• Lithium Ion Batteries Have Low Inherent Risk of Explosion

    Yury Gogotsi, PhD, University and Trustee Chair professor in the College of Engineering and director of the A.J. Drexel Nanomaterials Institute, was interviewed in a story on WHYY-Radio (91-FM)’s “Newsworks Tonight” on July 2 about the risks of using lithium-ion batteries in laptops.

  • The Best Science and Engineering Visualizations of 2013

    Yury Gogotsi, PhD, a professor in the College of Engineering, Genevieve Dion, an assistant professor in the Antoinette Westphal College of Media Arts & Design, Majid Beidaghi, PhD, a postdoctoral researcher in the College of Engineering, and doctoral students Kristy Jost and Babak Anasori were mentioned in Feb. 6 posts on Yahoo! News, Wired, FoxNews.com and several other websites, about the National Science Foundation International Science and Engineering Visualization Challenge. The group took first place and also won the “People’s Choice” award for their entry “Wearable Power,” which shows a process they invented to knit a wearable energy storage device.

  • Photothermal effect of gold nanorod cluster disinfects biofilm

    Dr. MinJun Kim, an associate professor in the College of Engineering, and Wonjin Jo, a doctoral student in the College of Engineering, were mentioned in a July 4 Nanotechweb.org article about their research on the photothermal effect of gold nanorods on communities of bacterial cells.

  • MXenes - novel two-dimensional materials to improve battery technology

    Dr. Yury Gogotsi, a distinguished university and trustee chair professor in the College of Engineering and director of the A.J. Drexel Nanotechnology Institute, was quoted in an April 17 NanoWerk story about two-dimensional materials called “MXenes” that can be used to improve battery technology.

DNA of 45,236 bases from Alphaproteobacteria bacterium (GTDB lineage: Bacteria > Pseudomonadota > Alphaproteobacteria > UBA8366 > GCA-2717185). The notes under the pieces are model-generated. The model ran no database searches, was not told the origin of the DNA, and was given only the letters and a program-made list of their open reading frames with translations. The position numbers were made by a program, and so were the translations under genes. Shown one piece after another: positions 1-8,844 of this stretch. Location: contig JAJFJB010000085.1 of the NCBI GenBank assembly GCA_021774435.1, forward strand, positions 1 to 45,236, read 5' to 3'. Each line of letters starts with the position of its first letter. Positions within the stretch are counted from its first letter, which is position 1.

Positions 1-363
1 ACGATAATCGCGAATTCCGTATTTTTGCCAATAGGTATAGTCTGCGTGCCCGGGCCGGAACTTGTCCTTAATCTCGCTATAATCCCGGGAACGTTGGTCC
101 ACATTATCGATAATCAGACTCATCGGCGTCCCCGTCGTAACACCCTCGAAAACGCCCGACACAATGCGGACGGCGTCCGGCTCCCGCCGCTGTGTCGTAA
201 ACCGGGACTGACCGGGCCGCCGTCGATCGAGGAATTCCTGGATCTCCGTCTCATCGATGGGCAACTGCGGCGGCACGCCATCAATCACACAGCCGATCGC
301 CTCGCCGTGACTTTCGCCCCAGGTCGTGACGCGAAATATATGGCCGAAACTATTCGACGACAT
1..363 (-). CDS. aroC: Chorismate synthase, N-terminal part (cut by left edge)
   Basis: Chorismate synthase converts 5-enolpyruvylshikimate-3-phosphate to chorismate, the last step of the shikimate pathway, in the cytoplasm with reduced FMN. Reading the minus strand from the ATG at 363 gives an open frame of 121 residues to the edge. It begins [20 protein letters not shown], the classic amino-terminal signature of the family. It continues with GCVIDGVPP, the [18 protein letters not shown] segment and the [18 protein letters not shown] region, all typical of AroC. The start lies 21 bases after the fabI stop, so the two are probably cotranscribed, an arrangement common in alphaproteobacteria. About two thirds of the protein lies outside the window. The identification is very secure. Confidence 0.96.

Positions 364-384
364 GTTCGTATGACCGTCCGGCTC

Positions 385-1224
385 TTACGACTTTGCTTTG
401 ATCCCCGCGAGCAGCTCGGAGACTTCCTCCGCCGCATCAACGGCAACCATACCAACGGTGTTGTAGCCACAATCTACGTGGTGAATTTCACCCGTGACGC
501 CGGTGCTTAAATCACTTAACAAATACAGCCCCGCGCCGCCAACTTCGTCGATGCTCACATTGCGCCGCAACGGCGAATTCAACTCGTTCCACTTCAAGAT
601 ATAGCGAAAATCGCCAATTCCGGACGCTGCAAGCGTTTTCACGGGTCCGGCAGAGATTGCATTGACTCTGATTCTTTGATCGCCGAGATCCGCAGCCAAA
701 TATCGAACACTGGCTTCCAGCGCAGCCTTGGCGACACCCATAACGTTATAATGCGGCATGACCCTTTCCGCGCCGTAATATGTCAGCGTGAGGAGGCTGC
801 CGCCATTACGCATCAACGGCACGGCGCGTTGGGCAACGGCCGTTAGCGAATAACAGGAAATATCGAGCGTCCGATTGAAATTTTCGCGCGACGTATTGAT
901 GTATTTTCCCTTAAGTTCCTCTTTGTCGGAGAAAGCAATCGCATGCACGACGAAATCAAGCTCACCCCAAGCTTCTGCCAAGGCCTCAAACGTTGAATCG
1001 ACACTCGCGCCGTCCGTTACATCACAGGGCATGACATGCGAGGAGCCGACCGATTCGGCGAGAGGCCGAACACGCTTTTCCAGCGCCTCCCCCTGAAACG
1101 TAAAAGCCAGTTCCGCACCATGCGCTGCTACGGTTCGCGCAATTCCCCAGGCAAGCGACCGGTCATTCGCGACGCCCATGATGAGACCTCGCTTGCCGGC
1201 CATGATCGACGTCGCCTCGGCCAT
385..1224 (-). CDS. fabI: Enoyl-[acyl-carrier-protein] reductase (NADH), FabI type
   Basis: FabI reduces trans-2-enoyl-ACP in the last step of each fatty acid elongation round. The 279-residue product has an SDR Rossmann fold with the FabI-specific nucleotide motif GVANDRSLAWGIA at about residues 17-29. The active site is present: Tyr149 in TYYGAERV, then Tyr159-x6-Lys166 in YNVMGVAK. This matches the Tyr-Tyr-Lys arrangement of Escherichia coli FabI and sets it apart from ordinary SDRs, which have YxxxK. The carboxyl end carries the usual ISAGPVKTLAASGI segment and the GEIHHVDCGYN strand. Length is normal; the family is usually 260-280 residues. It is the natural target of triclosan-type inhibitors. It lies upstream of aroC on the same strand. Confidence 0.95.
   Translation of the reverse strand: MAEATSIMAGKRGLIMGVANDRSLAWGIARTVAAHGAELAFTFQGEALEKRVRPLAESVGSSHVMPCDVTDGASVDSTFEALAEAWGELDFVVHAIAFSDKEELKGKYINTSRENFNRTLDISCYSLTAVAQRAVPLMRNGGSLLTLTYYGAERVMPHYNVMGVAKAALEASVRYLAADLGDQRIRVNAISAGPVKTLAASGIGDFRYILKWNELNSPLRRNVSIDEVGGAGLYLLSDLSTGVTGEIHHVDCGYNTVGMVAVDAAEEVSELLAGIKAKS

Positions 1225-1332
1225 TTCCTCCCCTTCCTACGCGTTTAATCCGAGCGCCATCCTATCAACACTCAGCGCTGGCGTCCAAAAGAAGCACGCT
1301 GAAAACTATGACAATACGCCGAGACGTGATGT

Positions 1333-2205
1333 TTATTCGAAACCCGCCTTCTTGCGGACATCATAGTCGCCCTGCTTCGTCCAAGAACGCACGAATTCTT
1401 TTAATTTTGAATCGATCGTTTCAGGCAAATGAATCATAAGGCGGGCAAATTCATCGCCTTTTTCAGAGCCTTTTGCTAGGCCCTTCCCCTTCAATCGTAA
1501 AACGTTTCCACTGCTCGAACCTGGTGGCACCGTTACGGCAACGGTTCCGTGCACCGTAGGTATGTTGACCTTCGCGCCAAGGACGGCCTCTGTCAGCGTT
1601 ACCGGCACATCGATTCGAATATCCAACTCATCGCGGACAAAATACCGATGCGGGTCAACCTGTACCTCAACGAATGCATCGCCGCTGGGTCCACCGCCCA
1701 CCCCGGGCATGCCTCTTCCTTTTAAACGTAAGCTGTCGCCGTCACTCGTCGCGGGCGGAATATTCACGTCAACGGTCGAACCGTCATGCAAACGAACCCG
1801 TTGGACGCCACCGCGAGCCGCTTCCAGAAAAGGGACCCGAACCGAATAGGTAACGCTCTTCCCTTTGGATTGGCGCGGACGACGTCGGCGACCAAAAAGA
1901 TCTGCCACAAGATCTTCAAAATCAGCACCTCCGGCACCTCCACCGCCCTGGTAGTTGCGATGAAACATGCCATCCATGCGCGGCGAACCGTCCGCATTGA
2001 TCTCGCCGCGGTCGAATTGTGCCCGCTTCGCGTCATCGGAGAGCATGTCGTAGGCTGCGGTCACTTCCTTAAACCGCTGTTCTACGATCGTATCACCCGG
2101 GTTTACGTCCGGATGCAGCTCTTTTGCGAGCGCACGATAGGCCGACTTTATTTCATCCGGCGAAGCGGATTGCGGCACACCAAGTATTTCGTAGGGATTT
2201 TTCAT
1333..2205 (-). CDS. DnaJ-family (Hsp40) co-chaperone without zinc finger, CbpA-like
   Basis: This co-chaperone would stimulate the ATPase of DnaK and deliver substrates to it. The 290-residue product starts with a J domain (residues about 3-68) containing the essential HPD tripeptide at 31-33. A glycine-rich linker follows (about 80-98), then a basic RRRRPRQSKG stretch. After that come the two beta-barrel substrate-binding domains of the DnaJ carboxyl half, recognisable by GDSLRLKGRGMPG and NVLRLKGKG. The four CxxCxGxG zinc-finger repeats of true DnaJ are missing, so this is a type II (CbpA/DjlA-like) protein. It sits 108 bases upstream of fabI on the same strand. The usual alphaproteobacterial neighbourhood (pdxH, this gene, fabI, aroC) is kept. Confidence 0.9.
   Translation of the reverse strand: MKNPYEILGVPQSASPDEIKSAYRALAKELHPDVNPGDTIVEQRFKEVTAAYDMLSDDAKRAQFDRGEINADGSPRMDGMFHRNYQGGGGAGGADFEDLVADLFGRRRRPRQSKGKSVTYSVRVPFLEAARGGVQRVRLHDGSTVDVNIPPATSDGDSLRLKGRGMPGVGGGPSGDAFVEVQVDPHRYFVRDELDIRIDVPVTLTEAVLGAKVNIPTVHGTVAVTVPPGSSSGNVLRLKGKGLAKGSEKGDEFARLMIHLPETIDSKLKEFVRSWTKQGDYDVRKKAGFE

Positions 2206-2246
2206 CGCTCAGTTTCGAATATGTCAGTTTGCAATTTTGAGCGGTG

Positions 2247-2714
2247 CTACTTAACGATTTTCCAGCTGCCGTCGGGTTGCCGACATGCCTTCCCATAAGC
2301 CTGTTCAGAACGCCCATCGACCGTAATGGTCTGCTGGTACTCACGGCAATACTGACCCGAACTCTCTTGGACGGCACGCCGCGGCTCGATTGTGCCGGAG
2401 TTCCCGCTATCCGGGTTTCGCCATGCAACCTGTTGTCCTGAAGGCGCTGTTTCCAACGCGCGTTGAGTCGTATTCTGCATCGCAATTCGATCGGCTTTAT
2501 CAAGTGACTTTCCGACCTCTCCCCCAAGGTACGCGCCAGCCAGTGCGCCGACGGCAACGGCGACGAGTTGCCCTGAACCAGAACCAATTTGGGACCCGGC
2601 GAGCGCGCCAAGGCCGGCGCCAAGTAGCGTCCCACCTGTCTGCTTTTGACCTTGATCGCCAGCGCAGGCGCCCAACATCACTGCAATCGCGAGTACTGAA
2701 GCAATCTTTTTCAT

• Flow electrodes may enable large-scale sea water desalination

    Dr. Yury Gogotsi, a distinguished university and trustee chair professor in the College of Engineering and director of the A.J. Drexel Nanotechnology Institute, was quoted in a ChemistryWorld on March 27 about using flow electrodes to desalinize water.

  • Nanomaterials for Energy Efficiency

    Dr. Yury Gogotsi, a professor in the College of Engineering and director of the A.J. Drexel Nanotechnology Institute, was featured in an InsideScience.org video about his research in using nanomaterials to make more efficient energy storage technology.

  • Drexel’s Energy Flow Capacitor: Is Grid-Level Electrical Storage Here Now?

    Dr. Yury Gogotsi, a professor in the College of Engineering and the director of the A.J. Drexel Nanotechnology Institute, and Dr. E.C. Kumbur, an assistant professor in the College of Engineering, were quoted in a Clean Technica blog post about their research in developing a new large-scale energy storage device.

  • Sparks Fly Over Graphene Energy Device

    Dr. Yury Gogotsi, a professor in the College of Engineering and director of the A.J. Drexel Nanotechnology Institute, was quoted in a Nature.com blog entry about the viability of a new type of battery that researchers claim can generate an electric current by drawing ambient thermal energy from its surroundings.

  • New Power for Smart Garments

    ChemistryWorld quoted Dr. Yury Gogotsi, a professor and director of the A.J. Drexel Institute of Nanotechnology in the College of Engineering, in a story about new power for smart clothing garments.

  • New Conductive Glue Enhances Lithium Ion Battery Capacity by 30 Percent

    The Green Optimistic quoted Dr. Yury Gogotsi, a professor and director of the A.J. Drexel Institute of Nanotechnology in the College of Engineering, in a story about his work with lithium ion batteries.

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    Just Squeeze In — Drexel Researchers Discover When Spaces Are Tight, Nature Loosens Its Laws